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Catholic Church issues new guidelines for cremation. Here’s what you need to know

Catholic Church issues new guidelines for cremation.

The Catholic Church issues new guidelines for cremation overseen by The Vatican’s Congregation for the Doctrine of the Faith. Cremation has been permitted in the Catholic Church since 1963. However, many Catholics don’t know there are also many rules surrounding the choice.

Since 1963, Catholics have been allowed to choose cremation over burial as a means of laying a loved one to rest. Cremation is a popular choice since it is less expensive and more manageable than a full burial.

However, some Catholics have not been dealing properly with their loved ones’ remains. Common practices include scattering ashes, parting ashes out to friends and relatives, and keeping the ashes in a common area, such as a living room. These practices promote heretical ideas and can be dangerous from a faith perspective. This is why the Congregation for the Doctrine of the Faith has issued updated guidelines.

Cremation is an option

According to the new guidelines, burial is still preferred, but cremation is an option. When a loved one has been cremated, their ashes must be kept intact, the same as one would treat a body. The ashes may not be separated or scattered. Instead, they should remain in a proper vessel that is interred in a proper place, such as a cemetery or church. Only the bishop can authorize an exception to this storage requirement in extraordinary circumstances.

The problem, the Congregation says, is new age ideas that have taken hold in modern times. People have come to see the scattering of their ashes as allowing a “fusion” of them with nature, or that death is a form of liberation from the body. These ideas flirt with new age religion and are not Catholic. Ashes cannot be scattered because it gives the appearance of “pantheism, naturalism, or nihilism.”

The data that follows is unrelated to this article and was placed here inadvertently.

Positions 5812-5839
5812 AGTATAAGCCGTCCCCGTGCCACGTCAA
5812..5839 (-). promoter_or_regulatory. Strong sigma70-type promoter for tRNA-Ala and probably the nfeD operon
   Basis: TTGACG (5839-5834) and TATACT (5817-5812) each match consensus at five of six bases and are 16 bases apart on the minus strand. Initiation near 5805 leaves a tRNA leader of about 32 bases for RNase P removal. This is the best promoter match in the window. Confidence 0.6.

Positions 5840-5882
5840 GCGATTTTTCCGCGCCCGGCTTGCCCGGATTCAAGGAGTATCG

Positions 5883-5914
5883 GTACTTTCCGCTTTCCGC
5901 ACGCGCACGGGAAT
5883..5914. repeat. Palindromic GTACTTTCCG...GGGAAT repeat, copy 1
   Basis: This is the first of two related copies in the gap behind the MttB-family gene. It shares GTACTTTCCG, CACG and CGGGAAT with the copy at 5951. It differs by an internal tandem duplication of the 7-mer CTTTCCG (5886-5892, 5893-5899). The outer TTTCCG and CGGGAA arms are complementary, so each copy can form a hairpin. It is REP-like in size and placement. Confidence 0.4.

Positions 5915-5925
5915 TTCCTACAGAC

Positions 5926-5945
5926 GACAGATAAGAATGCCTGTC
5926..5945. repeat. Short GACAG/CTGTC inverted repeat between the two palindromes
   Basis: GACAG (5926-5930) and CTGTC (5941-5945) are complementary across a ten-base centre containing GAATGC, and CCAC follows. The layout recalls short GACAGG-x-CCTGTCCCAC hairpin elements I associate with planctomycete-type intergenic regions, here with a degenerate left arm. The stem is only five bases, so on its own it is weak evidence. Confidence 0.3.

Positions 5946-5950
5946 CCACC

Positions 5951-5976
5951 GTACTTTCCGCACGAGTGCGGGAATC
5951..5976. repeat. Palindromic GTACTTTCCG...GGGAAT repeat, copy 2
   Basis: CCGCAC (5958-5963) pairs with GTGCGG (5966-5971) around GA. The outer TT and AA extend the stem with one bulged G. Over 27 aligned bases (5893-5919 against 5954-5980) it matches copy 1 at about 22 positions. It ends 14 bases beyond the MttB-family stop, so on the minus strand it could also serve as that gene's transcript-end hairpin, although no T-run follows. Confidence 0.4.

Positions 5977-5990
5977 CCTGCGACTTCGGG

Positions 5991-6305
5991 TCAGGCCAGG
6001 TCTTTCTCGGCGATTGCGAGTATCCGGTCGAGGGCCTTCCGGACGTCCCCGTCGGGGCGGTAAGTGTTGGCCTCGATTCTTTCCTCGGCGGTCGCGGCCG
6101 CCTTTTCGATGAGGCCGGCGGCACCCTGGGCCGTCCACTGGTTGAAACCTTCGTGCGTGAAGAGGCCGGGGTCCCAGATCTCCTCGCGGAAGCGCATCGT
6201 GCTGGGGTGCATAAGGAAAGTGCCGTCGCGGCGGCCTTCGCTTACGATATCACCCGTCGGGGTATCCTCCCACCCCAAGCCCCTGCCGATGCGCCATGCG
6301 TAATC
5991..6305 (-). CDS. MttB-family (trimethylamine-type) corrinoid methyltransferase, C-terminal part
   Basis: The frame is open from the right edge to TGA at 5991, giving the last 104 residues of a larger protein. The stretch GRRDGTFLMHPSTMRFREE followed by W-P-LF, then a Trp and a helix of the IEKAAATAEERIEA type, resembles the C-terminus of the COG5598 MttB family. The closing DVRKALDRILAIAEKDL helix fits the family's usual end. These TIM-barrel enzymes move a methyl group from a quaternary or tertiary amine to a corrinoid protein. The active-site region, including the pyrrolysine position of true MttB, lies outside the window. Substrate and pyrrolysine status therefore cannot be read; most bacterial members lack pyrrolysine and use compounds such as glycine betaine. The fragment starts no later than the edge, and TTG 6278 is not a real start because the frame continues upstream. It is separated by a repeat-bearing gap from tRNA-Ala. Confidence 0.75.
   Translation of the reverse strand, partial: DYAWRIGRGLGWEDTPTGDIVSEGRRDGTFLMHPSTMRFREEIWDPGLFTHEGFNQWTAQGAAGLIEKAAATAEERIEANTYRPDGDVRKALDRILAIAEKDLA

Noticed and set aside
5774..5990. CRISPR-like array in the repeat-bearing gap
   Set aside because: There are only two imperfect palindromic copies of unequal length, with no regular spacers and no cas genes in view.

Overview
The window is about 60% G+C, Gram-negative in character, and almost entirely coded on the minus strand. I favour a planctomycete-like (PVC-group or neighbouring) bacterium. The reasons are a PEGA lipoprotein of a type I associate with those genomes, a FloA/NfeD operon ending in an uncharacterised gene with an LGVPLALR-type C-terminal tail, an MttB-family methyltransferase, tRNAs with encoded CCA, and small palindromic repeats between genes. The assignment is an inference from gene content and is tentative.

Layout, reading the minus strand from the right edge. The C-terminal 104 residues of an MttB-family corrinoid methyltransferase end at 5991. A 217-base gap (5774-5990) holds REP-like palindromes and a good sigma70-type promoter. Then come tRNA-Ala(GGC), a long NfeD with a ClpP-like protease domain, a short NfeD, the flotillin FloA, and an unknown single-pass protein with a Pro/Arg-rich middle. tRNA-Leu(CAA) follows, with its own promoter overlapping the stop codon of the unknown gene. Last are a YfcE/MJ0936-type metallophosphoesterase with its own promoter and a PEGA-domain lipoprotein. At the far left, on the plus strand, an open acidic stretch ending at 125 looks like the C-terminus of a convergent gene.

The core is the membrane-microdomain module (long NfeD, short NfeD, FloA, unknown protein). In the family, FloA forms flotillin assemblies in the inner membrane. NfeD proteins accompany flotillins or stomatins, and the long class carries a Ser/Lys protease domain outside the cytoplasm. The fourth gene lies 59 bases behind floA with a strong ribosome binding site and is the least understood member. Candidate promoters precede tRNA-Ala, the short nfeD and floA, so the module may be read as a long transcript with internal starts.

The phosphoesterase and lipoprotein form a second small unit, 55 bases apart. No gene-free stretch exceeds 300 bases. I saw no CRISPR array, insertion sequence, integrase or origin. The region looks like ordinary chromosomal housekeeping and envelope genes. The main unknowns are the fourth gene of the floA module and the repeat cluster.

Finally, the document stresses that Catholics who choose cremation for reasons contrary to the faith, (e.g., to have their ashes scattered)  must be denied a Christian funeral.

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Raphael Benedict

Raphael Benedict is a Catholic who wants nothing but to spread the catholic faith to reach the ends of the world. Make this possible by always sharing any article or prayers posted on your social media platforms. Remain blessed

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36 Comments

  1. As always, there are mitigating circumstances that might be given exemption, the general rule is in adherance to belief and understanding of the faith, upon which the church magisterium is the sole interpreter. (Can you imagine if no authority has the task to give norms and rules to follow? Everyone will be doing his own thing. We will no longer be one! Each has his own denomination.)😩

  2. My mother passed and was cremated. Her wish was to be buried on their land. We talked to a priest and he came out and blessed the place where we buried her and will be burying my dad there to when he passes. So was the priest wrong for doing this? Also a question I’ve always wondered. If you say it is wrong what about things like 9/11?? Or house fires? I just can’t believe God cares if you spread ashes. I can see not handing them out but God is God and I’m sure he can gather them all back together when he joins us with our bodies.

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